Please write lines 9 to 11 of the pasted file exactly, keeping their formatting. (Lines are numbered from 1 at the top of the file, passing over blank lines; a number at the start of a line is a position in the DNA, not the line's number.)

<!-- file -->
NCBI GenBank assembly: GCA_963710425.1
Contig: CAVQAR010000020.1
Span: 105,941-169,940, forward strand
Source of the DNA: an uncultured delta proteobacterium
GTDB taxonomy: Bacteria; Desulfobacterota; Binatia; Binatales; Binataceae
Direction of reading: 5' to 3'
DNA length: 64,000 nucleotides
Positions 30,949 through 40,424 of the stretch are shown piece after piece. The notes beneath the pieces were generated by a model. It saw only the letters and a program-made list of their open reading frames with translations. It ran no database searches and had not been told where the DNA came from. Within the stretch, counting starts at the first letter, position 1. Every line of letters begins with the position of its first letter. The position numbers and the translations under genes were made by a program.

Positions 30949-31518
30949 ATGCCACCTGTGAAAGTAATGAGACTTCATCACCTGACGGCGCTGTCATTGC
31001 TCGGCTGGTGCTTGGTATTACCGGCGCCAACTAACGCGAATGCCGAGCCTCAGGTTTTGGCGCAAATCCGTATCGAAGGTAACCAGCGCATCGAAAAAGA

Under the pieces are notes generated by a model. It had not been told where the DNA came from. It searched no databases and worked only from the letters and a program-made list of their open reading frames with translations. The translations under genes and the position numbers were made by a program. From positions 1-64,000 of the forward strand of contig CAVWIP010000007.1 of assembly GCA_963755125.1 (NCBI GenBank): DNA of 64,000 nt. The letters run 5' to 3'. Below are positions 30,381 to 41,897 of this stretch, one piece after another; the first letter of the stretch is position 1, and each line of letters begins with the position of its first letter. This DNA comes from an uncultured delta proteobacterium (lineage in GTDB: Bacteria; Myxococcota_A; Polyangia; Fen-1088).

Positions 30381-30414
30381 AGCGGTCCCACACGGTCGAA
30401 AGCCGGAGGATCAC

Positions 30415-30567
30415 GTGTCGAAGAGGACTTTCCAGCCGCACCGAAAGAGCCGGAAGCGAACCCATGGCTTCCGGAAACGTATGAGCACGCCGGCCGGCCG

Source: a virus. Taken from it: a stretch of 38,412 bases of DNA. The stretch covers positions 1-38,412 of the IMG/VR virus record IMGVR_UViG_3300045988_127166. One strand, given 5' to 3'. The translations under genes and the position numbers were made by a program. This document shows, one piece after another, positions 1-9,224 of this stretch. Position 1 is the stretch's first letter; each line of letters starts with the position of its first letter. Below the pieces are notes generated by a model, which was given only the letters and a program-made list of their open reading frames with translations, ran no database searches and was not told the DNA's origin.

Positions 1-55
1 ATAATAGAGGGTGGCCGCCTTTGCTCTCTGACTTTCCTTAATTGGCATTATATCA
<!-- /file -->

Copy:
Positions 30949-31518
30949 ATGCCACCTGTGAAAGTAATGAGACTTCATCACCTGACGGCGCTGTCATTGC
31001 TCGGCTGGTGCTTGGTATTACCGGCGCCAACTAACGCGAATGCCGAGCCTCAGGTTTTGGCGCAAATCCGTATCGAAGGTAACCAGCGCATCGAAAAAGA